Fr. Helmut Schüller is the founder of the 'Austrian Priests’ Initiative', a group founded in 2006 that advocates against Church teachings
The Archdiocese of Boston verified that an Austrian priest will not be allowed to speak on archdiocesan property during a stop on his U.S. speaking tour due to his dissenting views on Catholic teaching.
“It is the policy of the Archdiocese of Boston, and the generally accepted practice in dioceses across the country, not to permit individuals to conduct speaking engagements in Catholic parishes or at Church events when those individuals promote positions that are contrary to Catholic teachings,” spokesman Terrance Donilon said in a statement provided to CNA.
Fr. Helmut Schüller, who was set to speak at St. Susanna Parish in Dedham, Mass. on July 17, is the founder of the Austrian Priests’ Initiative – a group founded in 2006 that advocates for “optional celibacy” for priests, women’s ordination, and other positions contrary to Catholic doctrine.
To this end, Fr. Schüller has raised a “Call to Disobedience” – or the refusal to accept basic tenets of the Catholic faith – in order to “reform” the Bride of Christ.
Auxiliary Bishop of Boston, Bishop Walter Edyvean called St. Susanna Parish last week to notify them that Cardinal O’Malley would not allow the priest to speak “at any Catholic parish because he espouses beliefs that are contrary to the teachings of the Catholic Church,” the National Catholic Reporter wrote June 24.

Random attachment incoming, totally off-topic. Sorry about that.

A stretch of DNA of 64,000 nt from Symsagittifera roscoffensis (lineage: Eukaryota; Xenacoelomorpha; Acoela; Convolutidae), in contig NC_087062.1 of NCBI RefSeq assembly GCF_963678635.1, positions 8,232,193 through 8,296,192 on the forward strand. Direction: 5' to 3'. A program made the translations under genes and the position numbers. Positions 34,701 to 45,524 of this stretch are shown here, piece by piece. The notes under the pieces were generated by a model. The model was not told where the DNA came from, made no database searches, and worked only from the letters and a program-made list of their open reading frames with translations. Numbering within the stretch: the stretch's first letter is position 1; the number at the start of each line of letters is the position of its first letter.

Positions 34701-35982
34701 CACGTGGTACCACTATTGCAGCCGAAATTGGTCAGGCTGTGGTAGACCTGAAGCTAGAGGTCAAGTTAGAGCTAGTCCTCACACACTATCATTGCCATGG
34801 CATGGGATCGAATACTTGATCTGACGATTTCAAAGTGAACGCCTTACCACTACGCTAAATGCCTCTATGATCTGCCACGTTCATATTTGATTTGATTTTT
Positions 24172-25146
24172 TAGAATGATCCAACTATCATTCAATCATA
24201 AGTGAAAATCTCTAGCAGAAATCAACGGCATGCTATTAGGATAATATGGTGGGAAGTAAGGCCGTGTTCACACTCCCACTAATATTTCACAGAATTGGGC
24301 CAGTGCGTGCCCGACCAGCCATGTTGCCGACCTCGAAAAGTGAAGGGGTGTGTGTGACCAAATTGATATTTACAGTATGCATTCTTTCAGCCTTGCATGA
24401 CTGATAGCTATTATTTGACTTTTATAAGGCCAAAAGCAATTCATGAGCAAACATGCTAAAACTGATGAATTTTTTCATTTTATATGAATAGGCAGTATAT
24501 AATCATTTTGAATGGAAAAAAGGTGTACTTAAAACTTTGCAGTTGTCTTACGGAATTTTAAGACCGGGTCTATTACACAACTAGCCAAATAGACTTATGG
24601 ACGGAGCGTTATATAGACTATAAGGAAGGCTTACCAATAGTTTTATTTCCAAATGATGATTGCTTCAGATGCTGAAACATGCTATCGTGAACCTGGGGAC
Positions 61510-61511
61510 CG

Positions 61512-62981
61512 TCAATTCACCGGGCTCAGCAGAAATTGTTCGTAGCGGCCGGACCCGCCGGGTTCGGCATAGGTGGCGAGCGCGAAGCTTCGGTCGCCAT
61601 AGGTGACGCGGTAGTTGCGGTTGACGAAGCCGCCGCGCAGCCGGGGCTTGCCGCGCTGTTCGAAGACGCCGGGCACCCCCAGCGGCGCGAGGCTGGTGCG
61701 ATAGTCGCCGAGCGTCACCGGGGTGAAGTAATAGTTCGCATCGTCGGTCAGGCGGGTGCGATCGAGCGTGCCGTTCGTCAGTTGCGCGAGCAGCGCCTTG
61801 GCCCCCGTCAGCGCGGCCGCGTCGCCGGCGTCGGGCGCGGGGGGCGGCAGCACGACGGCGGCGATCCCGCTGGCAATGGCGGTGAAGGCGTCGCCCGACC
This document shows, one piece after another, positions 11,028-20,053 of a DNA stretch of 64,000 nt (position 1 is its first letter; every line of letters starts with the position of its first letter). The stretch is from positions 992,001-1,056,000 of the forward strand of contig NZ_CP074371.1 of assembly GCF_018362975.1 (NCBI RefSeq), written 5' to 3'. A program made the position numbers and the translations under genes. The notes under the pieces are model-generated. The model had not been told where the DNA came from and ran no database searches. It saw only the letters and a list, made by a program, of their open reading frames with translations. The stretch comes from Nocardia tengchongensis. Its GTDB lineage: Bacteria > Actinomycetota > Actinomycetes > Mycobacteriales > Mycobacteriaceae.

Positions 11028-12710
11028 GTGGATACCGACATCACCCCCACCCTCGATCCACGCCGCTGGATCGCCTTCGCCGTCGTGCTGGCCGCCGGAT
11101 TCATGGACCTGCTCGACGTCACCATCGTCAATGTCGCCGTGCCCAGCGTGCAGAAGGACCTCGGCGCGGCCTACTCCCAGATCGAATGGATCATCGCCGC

The priest’s July 16 to Aug. 6 speaking tour includes stops in New York City, Baltimore, Detroit, Denver and Los Angeles. All the stops except for Detroit are scheduled to take place at local Protestant churches.
As of publication time, Fr. Schüller is still set to speak at Sts. Simon and Jude Parish in Westland, Mich. on July 26.
Fr. Schüller previously served as the head of Caritas Austria and as the vicar general of the Archdiocese of Vienna until 1999 when he was dismissed by Cardinal Christoph Schönborn. In 2012, the Vatican revoked Fr. Schüller’s title of “monsignor.”